# Vertex Separator Problem (VSP)
- Instances and results (Updated 13 May 2014)

This page shows the best
results obtained by Breakout Local Search
(BLS) for VSP:

**Una Benlic and Jin-Kao Hao.
Breakout Local Search for the Vertex
Separator Problem. ***Proc. of
the 23th Intl. Joint Conference on
Artificial Intelligence (IJCAI-13)*,
pages 461-467,
August 2013, Beijing, China**.**

**The
source code is here
(Please make sure that the above paper is cited if you use the code in
your research). ** The software is
distributed for academic
puposes only. If you wish to use this software for commercial
applications, please obtain a permission from Una Benlic (benlic@info.univ-angers.fr) or Jin-Kao
Hao (hao@info.univ-angers.fr).

### Problem definition

Given a connected undirected graph *G
= (V, E)*, a cost *c*_{i}
associated to each vertex *i
∈ V*, and an integer *1
≤
b ≤ |V|*, the vertex
separator problem (VSP) is to find a
partition of *V*
into disjoint subsets *A*,
*B*,
*C*
with *A*
and *B*
non-empty, such that (i) there is no edge *(i,
j) ∈ E * such that *
i ∈ A, j ∈ B *,
(ii)
*max{|A|, |B|} ∈ b *
and (iii) *∑{cj : j
∈ C}*
is minimized. *A*
and *B*
are called shores of the
separator *C*.
A separator *C*
is a legal (feasible) solution if it satisfies the problem constraints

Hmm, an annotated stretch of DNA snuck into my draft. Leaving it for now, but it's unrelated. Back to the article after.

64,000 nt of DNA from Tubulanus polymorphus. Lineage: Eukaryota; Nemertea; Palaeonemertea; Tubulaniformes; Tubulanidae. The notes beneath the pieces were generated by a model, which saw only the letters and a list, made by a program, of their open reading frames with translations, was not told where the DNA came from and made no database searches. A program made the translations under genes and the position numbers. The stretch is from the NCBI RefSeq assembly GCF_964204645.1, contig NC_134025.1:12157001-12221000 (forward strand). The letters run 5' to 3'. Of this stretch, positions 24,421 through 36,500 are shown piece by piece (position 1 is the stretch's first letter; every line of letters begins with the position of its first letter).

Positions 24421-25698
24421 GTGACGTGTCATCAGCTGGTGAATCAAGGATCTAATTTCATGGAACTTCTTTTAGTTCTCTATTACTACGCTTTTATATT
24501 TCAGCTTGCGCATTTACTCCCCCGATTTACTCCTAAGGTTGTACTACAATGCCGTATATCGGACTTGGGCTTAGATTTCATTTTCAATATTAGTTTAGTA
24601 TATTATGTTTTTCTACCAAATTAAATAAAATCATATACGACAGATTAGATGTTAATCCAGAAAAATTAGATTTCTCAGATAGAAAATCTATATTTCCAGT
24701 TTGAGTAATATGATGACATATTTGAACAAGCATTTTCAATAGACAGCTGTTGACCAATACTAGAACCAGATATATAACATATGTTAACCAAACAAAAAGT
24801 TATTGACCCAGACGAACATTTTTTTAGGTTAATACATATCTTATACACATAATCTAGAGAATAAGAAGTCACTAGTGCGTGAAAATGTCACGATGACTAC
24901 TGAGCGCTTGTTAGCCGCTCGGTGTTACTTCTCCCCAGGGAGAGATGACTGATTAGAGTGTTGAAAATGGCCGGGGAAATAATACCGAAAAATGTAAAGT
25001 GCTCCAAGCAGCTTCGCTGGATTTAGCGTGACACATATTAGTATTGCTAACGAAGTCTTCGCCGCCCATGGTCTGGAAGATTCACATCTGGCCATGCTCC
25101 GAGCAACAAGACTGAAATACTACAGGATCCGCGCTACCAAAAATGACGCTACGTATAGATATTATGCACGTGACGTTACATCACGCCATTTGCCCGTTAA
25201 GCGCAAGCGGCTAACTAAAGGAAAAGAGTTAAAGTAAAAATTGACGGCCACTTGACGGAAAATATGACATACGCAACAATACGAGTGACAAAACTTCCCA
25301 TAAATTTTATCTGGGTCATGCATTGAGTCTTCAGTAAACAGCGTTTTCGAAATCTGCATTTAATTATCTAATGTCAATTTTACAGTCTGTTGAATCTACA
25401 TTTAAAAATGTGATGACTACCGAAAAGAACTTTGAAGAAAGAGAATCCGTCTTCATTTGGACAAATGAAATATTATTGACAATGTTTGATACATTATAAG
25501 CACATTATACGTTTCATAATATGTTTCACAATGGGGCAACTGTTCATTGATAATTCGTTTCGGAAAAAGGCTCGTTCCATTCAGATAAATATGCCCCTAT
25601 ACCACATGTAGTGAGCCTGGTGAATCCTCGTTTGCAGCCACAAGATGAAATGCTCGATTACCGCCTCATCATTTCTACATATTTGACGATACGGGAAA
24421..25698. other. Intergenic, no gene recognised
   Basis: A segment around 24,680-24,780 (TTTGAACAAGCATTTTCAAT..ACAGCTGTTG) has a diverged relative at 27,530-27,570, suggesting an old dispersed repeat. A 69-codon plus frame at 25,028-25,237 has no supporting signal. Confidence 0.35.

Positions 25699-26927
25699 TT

(i) and (ii), and is termed optimal if (i), (ii) and (iii) are met.
### Instance files

This VSP benchmark consists of
a set of 54 toroidal, planar and
random graph, generated by Helmberg and Rendl [Helmberg and Rendl,
2000]. The number of vertices
ranges from *|V| = 800*
to 3000. All the vertices are given unit
weights and *b =
⌊1.05|V|/2⌋*.
The format of these
data files is:

```
b
value, number of nodes (n), number of edges
```

for each node i (i = 1,...,n) in turn:

'v', node, node cost

for each edge (i,j) (i,j=1,...,n, i < j) in turn:

'e', i, j, edge cost

### Output format

The output format is a string
of size *|V|*,
such that the *i*^{th}
element corresponds to the subset of vertex *i*.
The value 0
indicates that a vertex is in the separator, while values 1 and 2
indicate that the vertex is in shores *A*
and *B*
respectively.

Table1. Best results obtained by Breakout Local Search (BLS) algorithm.